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"That whisper in your heart has strength," Salman Ahmad told the audience in the Underground Friday evening. The Pakistani star of Sufi rock combined songs in Urdu and Punjabi with conversation about his experiences growing up in America and Pakistan in a presentation entitled "Rock and Roll Jihad."

Ahmad played 17th century Punjabi music, Pakistani nationalist songs, qawwali music and the shahada, the Islamic declaration of faith. He proved to be an engaging performer, coaxing the audience of Brown students and community members to clap and sing along to lyrics many did not understand. He said when people sing together, their "mystical energy" creates a "circle of light," breaking down the walls between members of the audience.

He told them the story of his childhood and his struggles to become a musician in the face of opposition from his Pakistani family, who wanted him to become a doctor. But after seeing a Led Zeppelin concert at age 13, he decided, "That's what I want to do with my life." Ahmad attended medical school in Pakistan but became frustrated by the strict Islamic dictatorship's prohibitions against music and poetry. He organized a covert talent show, which was broken up by militants who smashed his guitar. "If you're a rock musician, you'd better destroy your own instrument," he said ruefully. That moment "changed everything," and he resolved to follow the whisper in his heart.

Ahmad works toward fostering peace between India and Pakistan and emphasized the role of music in cross-cultural communication. He and his band, Junoon, were the first Pakistani band to tour India. He described how his friends and relatives told him, "You'll be tortured, and then you'll be deported." But he was surprised by the warm welcome his band received, telling the audience about a time when three major Bollywood stars came into his dressing room before a performance to ask for his autograph for their nieces. This experience, he said, exemplified the "strange cultural relationship between India and Pakistan," in spite of political conflict. He asserted that personal contact like this will be the "way forward" for the two countries.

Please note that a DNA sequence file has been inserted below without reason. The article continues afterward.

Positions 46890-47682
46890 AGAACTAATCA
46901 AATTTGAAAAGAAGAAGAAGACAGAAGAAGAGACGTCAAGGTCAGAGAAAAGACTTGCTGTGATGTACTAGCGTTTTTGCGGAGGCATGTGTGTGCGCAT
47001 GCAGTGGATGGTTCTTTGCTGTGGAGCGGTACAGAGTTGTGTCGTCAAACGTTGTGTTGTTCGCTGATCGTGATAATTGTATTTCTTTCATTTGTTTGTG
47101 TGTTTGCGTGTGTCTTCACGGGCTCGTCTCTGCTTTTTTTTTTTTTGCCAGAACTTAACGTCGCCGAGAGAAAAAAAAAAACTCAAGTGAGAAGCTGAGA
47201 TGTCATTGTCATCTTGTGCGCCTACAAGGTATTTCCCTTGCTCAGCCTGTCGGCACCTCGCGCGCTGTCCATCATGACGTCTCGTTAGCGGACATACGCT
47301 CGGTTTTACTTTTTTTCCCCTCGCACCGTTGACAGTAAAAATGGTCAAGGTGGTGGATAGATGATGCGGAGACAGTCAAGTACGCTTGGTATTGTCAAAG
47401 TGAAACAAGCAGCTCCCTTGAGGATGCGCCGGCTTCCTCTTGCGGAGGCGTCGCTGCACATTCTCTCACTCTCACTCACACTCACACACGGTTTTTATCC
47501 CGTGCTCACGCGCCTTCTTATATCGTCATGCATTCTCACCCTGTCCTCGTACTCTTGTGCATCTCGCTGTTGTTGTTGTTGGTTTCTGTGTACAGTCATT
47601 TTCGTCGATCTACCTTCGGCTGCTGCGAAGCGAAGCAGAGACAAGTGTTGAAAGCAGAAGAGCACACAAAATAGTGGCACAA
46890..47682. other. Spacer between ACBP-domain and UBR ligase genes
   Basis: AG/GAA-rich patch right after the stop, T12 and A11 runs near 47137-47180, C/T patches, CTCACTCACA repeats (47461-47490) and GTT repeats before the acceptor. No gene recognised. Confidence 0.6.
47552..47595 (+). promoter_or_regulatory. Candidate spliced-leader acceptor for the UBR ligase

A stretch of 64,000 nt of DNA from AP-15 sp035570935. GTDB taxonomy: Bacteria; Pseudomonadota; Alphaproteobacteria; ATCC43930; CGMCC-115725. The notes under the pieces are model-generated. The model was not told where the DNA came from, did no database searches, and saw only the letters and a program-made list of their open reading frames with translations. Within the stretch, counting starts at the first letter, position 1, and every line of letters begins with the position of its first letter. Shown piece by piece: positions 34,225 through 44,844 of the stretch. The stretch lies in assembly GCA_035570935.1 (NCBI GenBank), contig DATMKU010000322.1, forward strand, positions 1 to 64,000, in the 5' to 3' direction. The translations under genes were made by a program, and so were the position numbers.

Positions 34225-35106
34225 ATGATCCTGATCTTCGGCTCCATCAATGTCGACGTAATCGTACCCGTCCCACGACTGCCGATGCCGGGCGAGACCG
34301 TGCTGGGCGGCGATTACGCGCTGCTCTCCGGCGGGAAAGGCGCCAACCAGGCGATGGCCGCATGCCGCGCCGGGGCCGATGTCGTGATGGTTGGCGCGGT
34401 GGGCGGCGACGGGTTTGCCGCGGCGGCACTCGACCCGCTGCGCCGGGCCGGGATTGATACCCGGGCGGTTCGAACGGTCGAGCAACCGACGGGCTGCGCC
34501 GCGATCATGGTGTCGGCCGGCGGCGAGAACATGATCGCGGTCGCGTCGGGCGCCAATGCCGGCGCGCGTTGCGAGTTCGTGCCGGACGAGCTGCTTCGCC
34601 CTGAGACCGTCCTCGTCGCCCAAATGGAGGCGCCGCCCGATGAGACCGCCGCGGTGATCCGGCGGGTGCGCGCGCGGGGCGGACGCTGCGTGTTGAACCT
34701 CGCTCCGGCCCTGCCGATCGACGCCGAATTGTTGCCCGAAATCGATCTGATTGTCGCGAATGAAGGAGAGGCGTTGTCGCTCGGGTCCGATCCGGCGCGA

Ahmad played a popular Pakistani song to great enthusiasm from the audience.

The evening took a more serious turn when Ahmad's wife, Samina Ahmad, took the stage. Two years ago, the couple started a non-profit organization, the Salman and Samina Global Wellness Initiative in response to the catastrophic floods in Pakistan. The musician's wife told the audience that the floods were more disastrous than Hurricane Katrina and the Haiti earthquake combined. But the floods did not receive as much attention as those disasters, and international aid was delayed. She also described the organization's work in sponsoring a girls' school and building a village in Pakistan.

She concluded by urging the audience members to take action."Start from where you are and do what you can," she urged. "You are the hope of the world."



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